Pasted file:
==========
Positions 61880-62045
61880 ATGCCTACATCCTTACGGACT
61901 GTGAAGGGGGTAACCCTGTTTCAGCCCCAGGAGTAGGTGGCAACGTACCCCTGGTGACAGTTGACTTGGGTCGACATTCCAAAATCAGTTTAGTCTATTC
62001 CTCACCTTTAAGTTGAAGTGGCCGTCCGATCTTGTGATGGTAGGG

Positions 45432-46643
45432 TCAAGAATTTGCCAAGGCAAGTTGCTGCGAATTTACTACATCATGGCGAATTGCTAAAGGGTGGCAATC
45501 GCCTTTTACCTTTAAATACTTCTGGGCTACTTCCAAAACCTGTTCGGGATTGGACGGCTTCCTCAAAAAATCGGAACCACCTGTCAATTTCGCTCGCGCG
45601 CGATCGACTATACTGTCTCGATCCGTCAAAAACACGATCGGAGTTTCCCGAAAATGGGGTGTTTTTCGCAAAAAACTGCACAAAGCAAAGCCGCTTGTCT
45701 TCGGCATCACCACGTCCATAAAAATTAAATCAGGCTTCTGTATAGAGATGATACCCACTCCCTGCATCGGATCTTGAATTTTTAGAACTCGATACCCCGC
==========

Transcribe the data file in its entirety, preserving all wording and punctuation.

Positions 61880-62045
61880 ATGCCTACATCCTTACGGACT
61901 GTGAAGGGGGTAACCCTGTTTCAGCCCCAGGAGTAGGTGGCAACGTACCCCTGGTGACAGTTGACTTGGGTCGACATTCCAAAATCAGTTTAGTCTATTC
62001 CTCACCTTTAAGTTGAAGTGGCCGTCCGATCTTGTGATGGTAGGG

Positions 45432-46643
45432 TCAAGAATTTGCCAAGGCAAGTTGCTGCGAATTTACTACATCATGGCGAATTGCTAAAGGGTGGCAATC
45501 GCCTTTTACCTTTAAATACTTCTGGGCTACTTCCAAAACCTGTTCGGGATTGGACGGCTTCCTCAAAAAATCGGAACCACCTGTCAATTTCGCTCGCGCG
45601 CGATCGACTATACTGTCTCGATCCGTCAAAAACACGATCGGAGTTTCCCGAAAATGGGGTGTTTTTCGCAAAAAACTGCACAAAGCAAAGCCGCTTGTCT
45701 TCGGCATCACCACGTCCATAAAAATTAAATCAGGCTTCTGTATAGAGATGATACCCACTCCCTGCATCGGATCTTGAATTTTTAGAACTCGATACCCCGC